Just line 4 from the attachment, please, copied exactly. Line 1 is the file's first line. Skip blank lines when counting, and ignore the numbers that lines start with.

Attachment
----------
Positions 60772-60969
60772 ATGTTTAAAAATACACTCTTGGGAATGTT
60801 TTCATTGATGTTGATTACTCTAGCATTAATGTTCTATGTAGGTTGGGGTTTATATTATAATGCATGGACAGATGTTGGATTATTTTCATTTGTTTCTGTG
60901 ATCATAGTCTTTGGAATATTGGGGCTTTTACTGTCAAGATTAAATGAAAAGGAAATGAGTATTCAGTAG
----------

60901 ATCATAGTCTTTGGAATATTGGGGCTTTTACTGTCAAGATTAAATGAAAAGGAAATGAGTATTCAGTAG